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Different framing options

June 18, 2021

Houses built today have a wide range of cladding or façade finishes that make them individual and tailored to the client’s needs. The constant though is the skeletal frame that the cladding or façade is fixed to. 

There are two main materials used in framing - steel and timber. Though other options exist such as traditional bricks and block work frames as well concrete and pre cast concrete panels and structurally insulated panels and other modular construction systems. 

In regards to steel and timber frames both have their benefits and differences. When choosing which framing system to use consideration should be given to the cost, availability, longevity, sustainability and flexibility during the construction process that suit the needs of the project and the client.

Steel frames

Steel frames are designed to be strong and long lasting, with the added benefit of being termite resistant without further treatment. 

Steel frame houses tend to allow less movement as steel frames don’t twist, warp, shrink or buckle, while timber frames are more malleable to their environment.

Steel frames provide a solid and sturdy frame for attaching plasterboard. This can assist to minimise problems associated with frame movement over time.

Benefits of steel frame houses

  • Steel is 100% recyclable and has become one of the most recycled materials on earth. 
  • Steel frames provide a level of precision that can be better for sealing around door frames and windows and internal finishes. 
  • Manufactured off site and assembled to precise measurements.
  • Easy to work with and only requires a few tools to put a frame together. 
  • Steel frames are lightweight and easy to move around and assemble on site.
  • Frames can be either constructed on site or manufactured off-site.

Differences of steel frame houses

  • Due to the raw materials associated and production processes, steel can be a more expensive option. However with product innovation in the product choices and the increased design options like larger spans and shapes the costs can often smooth out.
  • With many sub-trades being more familiar with using timber frames, initially in working with steel framing some may find it more labour intensive on-site, and consequently tradies may charge more, however, if they are working regularly with steel framing this should not be a major issue.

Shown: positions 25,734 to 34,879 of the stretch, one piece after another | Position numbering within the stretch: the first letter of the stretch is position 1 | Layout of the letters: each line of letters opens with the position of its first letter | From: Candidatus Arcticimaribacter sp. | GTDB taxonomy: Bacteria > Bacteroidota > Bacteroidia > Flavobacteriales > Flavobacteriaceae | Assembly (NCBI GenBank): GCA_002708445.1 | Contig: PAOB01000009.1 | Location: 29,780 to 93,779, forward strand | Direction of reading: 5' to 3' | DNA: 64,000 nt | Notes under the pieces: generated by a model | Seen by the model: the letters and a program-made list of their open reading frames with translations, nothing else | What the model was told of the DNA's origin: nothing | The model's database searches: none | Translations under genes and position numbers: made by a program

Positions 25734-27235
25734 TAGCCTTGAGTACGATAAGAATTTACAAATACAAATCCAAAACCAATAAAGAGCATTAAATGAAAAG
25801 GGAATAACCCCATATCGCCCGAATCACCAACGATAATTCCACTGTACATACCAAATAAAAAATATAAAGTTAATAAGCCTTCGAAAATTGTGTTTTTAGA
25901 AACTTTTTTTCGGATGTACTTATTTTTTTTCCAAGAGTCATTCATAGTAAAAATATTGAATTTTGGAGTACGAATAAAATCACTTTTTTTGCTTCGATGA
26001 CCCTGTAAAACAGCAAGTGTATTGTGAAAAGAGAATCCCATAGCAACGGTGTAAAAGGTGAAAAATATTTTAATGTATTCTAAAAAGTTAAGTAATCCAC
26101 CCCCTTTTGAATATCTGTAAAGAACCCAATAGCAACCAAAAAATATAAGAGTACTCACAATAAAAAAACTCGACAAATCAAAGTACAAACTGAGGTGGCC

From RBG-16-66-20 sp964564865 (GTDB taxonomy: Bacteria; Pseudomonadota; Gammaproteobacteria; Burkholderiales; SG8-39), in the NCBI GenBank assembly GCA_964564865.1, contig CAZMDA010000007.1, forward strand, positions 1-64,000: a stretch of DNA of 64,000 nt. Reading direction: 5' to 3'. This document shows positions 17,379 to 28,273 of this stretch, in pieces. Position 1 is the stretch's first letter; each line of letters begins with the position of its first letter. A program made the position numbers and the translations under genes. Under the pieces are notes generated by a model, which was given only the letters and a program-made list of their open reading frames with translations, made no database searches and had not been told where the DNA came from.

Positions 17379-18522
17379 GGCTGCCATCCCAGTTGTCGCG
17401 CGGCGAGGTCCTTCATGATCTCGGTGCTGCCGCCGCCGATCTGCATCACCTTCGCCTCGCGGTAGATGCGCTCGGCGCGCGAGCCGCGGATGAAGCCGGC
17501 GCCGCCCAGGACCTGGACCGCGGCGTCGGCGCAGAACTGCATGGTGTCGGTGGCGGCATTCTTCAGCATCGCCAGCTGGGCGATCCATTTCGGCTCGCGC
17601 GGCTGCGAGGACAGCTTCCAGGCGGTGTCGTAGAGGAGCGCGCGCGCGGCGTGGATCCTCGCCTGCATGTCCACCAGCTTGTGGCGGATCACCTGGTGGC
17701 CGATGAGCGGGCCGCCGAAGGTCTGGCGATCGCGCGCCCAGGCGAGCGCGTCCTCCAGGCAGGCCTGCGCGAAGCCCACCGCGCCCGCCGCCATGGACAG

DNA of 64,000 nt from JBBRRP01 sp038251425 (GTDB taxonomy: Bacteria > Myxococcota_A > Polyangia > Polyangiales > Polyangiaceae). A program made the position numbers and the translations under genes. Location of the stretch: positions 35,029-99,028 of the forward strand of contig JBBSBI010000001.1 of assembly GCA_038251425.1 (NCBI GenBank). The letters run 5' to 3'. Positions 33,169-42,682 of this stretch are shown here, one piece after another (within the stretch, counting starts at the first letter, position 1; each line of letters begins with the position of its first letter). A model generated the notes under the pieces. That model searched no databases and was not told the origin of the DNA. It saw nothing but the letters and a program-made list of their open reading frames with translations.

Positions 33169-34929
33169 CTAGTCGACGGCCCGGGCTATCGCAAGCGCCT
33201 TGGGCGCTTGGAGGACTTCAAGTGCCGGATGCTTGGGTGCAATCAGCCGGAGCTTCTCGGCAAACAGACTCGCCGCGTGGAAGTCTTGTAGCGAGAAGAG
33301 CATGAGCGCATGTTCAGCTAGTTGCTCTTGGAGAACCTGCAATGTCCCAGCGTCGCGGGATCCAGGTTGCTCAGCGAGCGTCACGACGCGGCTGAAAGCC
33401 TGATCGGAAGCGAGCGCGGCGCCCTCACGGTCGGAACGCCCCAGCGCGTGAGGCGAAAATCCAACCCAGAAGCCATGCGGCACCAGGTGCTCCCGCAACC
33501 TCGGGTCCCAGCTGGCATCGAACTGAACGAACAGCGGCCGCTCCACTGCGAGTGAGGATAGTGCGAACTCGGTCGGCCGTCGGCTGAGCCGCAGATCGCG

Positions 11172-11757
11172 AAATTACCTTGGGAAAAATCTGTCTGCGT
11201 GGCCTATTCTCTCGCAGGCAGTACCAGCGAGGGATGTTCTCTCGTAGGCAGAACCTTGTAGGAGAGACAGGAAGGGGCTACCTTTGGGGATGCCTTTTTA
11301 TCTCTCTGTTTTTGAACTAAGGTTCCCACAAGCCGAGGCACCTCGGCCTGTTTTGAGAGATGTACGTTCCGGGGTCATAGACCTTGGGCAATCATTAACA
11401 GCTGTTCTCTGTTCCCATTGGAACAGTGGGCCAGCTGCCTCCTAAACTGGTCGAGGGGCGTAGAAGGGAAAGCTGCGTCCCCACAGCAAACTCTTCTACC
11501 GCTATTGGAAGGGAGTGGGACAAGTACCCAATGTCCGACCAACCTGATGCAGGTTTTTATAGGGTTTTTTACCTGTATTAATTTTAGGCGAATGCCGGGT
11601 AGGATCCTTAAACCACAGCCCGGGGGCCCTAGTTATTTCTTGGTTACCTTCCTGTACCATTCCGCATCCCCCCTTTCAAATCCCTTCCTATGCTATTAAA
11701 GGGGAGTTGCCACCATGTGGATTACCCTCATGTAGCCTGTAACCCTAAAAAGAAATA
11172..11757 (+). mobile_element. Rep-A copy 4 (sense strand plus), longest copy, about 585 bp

• The high amounts of energy required in steel production equates to a higher embodied energy impact. This can be accounted for as part of a life cycle assessment of the materials used and the overall home design for projects looking to account for this type of energy use.

Timber frames

Timber is a great resource to use when constructing frames for your house. Timber is one of the few building materials that is a natural product with minimal processing required. 

Timber frames can quickly be constructed on site, saving time and increasing the efficiency of the build and can also be manufactured off site and delivered when required.

There have been significant advancements over the past decade with engineered timbers which can offer large span options, reduced member sizes and flexibility of framing, truss and flooring options.

Benefits of timber frame houses

  • Timber is both a renewable resource and a natural product. There are several timber certification schemes operating to help choose a product to suit any environmental standards a project may have. 
  • Timber can be flexible when a change is needed. The process of building a home can encounter changes and timber has the flexibility to be changed on site to suit the need more readily.
  • Timber framing is generally readily available and can be constructed on-site or off-site. A carpenter can size up and construct nearly the whole house out of timber from the sub frame, walls and roof frame, cladding and internal finishes.
  • Easy to work with and only requires a few tools to construct frames and easy to connect timber members together.
  • Easy to attach subsequent building elements to timber frames and solid fixings.

Differences of timber frame houses

  • Due to the fact that timber is a natural cellulose matter milled with all of its natural imperfections and weaknesses, it can have some weak spots and visual imperfections, as well some members with bows or cupping. This needs to be taking into account when working with timber, particularly cutting and fixing. 
  • Timber is receptive to damage in terms of both internal surface stress fractures and termite infestations.
  • It should be noted that while timber is susceptible to termite infestations, using a termite management systems helps reduce the risk of infestation and the subsequent damage.
  • Another disadvantage is how timber changes over time. Since timber is a water-based cellulose product, it expands and shrinks during different environmental conditions.

So which to choose?

At the end of the day, the choice comes down to what works best for the builder and the customer. 

When choosing between timber and steel framing it is important to remember that both materials are quality foundations upon which to construct a house. Both materials are well utilised in Australia and can readily meet the framing needs for any project. 

Combined with the availability of supply and the trades associated with the build being available for your location and budget, both can provide the homes you build with a solid foundation to build on.

Contact HIA Building Services

1300 650 620

or email hia_techical@hia.com.au